Nothing Extra by Ashrei Bayewitz


In the beginning of Parshat Masei, the Torah spends a number of Pesukim listing the Jews’ journeys during their 40 years in the desert.  This list appears to have no bearing on the flow of the story, nor is their any apparent Mitzva being transmitted in this section.  What possible benefit can we get from knowing each and every place Bnai Yisrael camped?

Rav Shamshon Raphael Hirsch offers the explanation that perhaps the Torah was being pragmatic in this listing.  He reasons that over the course of 38 years, numerous personal experiences occurred to each member of Bnai Yisrael – not significant enough to be mentioned in the Torah, but worthy to be recalled by those affected, their families, and their descendants.  Since these experiences were not recorded, their memories must be kept alive through oral tradition.  This listing in our Parsha was meant to serve as an aid to help remember the personal experiences at each rest stop.

Rambam takes a different approach and notes in his philosophical work Moreh Nevuchim that this listing is vital – it substantiates all the miracles performed in the desert.  How so?  The desert was described by the Torah as a place of “fiery serpents, snakes, and scorpions” (Devarim 8:15).  It cannot support life as it is “a land where no man passed through and where no man dwelt” (Yirmiyahu 2:6).  Although these miracles were witnessed by multitudes of people, they had only a temporary impact.  Hashem knew that future generations would doubt the validity of the Torah and its miracles.  They would think that the descriptions of “desert” and “wilderness” were only an exaggeration.  In reality, Bnai Yisrael lived on habitable terrain and had ample water.  To refute these claims, Hashem listed every rest stop – so that future generations could visit these places and appreciate the miracles that happened there and acknowledge Hashem’s greatness.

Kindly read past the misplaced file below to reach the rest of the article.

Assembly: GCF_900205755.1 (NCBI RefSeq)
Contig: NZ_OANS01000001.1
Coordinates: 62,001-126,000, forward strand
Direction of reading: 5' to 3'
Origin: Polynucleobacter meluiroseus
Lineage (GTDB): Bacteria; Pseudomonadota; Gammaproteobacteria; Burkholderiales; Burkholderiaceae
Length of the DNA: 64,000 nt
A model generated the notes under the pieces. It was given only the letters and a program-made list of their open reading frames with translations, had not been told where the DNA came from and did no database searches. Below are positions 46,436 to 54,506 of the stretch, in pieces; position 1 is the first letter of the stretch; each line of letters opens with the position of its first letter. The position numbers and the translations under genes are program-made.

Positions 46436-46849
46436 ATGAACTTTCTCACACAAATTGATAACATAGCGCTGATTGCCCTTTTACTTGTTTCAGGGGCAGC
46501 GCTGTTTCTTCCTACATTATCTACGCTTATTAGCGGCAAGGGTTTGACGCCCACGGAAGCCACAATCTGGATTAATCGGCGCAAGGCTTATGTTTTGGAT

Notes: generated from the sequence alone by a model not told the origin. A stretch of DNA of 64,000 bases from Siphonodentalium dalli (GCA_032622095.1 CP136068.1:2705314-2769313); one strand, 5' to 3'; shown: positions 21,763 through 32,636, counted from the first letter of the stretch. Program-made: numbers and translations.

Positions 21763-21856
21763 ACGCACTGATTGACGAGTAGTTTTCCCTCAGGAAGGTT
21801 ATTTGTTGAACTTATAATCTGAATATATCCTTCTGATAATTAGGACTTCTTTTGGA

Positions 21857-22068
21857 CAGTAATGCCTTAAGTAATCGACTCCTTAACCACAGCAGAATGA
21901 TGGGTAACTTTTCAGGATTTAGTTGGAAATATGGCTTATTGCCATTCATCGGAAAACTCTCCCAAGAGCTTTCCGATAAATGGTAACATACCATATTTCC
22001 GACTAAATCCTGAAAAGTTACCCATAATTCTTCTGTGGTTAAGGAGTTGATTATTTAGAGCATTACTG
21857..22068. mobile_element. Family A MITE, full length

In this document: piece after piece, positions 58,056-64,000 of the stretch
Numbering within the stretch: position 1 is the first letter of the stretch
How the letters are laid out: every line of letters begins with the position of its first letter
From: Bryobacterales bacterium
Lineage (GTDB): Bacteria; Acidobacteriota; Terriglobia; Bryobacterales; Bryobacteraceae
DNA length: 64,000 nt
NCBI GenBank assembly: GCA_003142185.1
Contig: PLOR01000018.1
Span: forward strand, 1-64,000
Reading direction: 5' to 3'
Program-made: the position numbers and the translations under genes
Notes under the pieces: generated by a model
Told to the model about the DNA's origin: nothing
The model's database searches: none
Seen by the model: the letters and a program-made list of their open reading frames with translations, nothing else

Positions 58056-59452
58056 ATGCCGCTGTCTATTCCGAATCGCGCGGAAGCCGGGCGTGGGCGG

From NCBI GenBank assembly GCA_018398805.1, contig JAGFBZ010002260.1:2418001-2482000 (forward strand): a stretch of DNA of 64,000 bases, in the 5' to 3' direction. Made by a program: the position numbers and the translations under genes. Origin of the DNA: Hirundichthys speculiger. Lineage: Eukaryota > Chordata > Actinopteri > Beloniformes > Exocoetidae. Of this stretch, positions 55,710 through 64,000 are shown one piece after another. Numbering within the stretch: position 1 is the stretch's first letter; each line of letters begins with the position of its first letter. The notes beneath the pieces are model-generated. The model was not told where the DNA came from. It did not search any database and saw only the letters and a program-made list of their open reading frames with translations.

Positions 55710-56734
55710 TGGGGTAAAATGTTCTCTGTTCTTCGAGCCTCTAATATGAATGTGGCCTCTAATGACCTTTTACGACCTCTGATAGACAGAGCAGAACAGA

Rabbi Moshe Hadarshan, quoted by Rashi, agrees that this list serves as a means to praise Hashem, albeit a different attribute of His.  Although Hashem had decreed that Bnai Yisrael must wander for 40 years, they moved less than 30 times in 38 years.  In fact, most of those years were spent at one campsite.  Is this considered wandering?  According to Rashi, this list illustrates Hashem’s characteristic of Chesed and has a vital place in the Torah.

Rav Hirsch cites these three reasons in his commentary to Chumash.  There are, however, countless more explanations of this list.  Some reasons are pragmatic, others symbolic.  Whatever the reason, the effort expended in providing an explanation highlight the important principle of there being no extra word in the Torah.

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